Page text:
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Cyclist Killed in Crash with Minivan in Rio Linda

A 59-year-old man dies Sunday night, May 12, 2019, when he collided with a minivan. According to the California Highway Patrol, the accident happened around 7:30 near Elkhorn Boulevard and Cherry Lane when a minivan was driving westbound on Elkhorn and stuck a cyclist who entered the road from Northern Bike Trial.

The driver of the minivan remained at the scene and was cooperating with police who say that neither drugs nor alcohol appeared to play a role in the crash.

Bike Trails and City Streets

The Bay Area has over 2,500 miles of bike paths and trails with some of them having cyclists travel on the city streets with the cars, and others go “off road” where cyclists, pedestrians and others share a designated bike trail away from the streets.

Sooner or later, these trails, called class I bike paths/shared use bike paths, will intersect with a city road. Most have stop lights or stop signs that determine the right-of-way for the cyclist and any motorists nearby.

According to California law, anytime a bicycle is on a city street or state road, the bicycle will be considered a vehicle for code violations and the right-of-way. This means that a cyclist needs to be aware of the law and who has the right-of-way when entering the street.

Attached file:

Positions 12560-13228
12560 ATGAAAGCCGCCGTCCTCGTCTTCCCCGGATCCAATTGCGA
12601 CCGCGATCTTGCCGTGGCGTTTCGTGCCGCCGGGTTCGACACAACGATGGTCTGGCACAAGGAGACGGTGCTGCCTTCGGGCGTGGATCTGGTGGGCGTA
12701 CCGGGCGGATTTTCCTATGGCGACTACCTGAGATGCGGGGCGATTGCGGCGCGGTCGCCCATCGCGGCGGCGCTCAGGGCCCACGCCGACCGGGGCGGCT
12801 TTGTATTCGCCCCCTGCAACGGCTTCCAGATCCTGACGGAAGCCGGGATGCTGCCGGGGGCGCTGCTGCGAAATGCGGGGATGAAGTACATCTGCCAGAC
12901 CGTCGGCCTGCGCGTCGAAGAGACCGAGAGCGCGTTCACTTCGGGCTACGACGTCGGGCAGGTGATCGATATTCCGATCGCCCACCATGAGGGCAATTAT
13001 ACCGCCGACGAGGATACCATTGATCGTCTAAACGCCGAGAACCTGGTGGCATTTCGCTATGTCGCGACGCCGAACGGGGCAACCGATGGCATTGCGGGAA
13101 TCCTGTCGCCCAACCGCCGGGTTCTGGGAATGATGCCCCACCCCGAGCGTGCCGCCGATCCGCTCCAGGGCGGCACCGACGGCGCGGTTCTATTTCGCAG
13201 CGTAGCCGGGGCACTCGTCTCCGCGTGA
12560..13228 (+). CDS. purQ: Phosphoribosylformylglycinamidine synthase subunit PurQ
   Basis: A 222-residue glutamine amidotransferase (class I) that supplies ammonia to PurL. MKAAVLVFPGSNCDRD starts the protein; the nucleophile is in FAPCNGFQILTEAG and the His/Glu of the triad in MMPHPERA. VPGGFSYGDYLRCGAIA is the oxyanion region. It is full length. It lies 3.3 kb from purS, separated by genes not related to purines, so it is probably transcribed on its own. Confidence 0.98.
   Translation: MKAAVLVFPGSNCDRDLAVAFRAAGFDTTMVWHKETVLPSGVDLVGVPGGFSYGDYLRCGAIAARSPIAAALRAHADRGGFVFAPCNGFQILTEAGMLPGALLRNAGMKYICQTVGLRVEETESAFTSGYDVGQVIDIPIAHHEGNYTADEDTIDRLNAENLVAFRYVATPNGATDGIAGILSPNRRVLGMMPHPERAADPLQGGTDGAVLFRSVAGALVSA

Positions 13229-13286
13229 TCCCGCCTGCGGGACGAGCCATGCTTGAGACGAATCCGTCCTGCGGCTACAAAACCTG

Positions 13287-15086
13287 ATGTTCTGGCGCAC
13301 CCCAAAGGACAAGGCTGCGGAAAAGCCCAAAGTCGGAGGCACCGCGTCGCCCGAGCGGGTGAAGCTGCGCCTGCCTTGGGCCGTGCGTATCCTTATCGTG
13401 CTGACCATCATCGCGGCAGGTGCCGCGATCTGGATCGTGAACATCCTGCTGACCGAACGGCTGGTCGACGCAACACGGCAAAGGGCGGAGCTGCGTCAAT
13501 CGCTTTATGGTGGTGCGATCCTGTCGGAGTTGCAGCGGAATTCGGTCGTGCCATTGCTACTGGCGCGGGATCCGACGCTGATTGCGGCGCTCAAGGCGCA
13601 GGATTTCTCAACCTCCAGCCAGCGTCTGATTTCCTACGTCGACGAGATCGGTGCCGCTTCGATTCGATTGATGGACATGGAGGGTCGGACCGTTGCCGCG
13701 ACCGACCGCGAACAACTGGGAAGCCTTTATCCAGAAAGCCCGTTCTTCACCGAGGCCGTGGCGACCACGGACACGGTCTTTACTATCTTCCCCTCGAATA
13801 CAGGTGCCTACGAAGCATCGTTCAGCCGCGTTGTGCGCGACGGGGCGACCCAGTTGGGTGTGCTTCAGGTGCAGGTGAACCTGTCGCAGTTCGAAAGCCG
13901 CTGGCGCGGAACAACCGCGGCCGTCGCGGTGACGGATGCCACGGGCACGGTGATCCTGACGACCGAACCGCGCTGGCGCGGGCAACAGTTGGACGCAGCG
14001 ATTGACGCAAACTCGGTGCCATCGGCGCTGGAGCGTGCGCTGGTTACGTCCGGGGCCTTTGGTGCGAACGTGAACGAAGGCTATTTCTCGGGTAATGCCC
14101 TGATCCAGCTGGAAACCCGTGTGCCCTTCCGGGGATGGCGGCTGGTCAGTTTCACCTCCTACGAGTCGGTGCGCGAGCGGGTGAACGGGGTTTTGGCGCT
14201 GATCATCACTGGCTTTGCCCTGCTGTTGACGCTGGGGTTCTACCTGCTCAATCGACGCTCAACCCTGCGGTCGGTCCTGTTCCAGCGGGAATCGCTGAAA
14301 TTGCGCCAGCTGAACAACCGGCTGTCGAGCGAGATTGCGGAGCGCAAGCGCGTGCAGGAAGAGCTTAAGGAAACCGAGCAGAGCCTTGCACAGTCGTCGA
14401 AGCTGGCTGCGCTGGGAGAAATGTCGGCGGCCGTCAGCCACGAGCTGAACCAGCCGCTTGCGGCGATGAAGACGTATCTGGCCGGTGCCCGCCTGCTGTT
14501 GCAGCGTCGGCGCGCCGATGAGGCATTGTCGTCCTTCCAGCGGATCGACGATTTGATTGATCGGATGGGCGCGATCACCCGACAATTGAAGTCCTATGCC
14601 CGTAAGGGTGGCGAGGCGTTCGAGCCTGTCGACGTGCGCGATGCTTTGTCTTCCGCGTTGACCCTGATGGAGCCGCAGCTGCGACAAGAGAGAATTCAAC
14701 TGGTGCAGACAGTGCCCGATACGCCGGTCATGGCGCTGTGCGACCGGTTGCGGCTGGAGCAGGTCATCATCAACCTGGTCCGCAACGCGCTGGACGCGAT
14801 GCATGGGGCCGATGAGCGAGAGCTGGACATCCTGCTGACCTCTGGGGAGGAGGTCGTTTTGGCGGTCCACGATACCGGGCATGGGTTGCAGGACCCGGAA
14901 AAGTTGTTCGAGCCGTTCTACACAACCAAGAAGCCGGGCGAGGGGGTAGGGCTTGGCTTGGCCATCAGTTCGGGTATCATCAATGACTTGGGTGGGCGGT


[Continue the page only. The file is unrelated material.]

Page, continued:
So What if I’m hit While Committing an Infraction?

While we aren’t certain what happened in the crash mentioned above, sometimes cyclists are hit while committing an infraction. If a cyclist violates the right-of-way, he or she might think that they will be at fault in a civil case for injuries.

Though this seems to make some sense, it’s not the law. Under California law, traffic code violations don’t automatically mean that the person is negligent in a civil lawsuit.

The question of liability will hinge on whether the driver was acting reasonably when he or she struck the cyclist, and whether the cyclist failing to act with due caution. This is important because California is also a comparative negligence state, which means that if the cyclist is partially to blame for the accident, then his or her final reward will be reduced by their percentage of blame, but it won’t preclude them from getting some compensation.

 Do I need an Attorney in a Bicycle Crash?

Although it’s not a requirement to get an attorney to file a claim, you should talk to a professional who can advise you of your rights and of the law.

The attorneys at Bay Area Bike Law are the only firm in northern California that deals exclusively with bicycle law, and they have the experience to get you full compensation under the law. Call them at (415) 466 8717 or click here to contact then online. If you still wonder if they’re the right firm for you or even if you need an attorney, read this this for help answering these questions.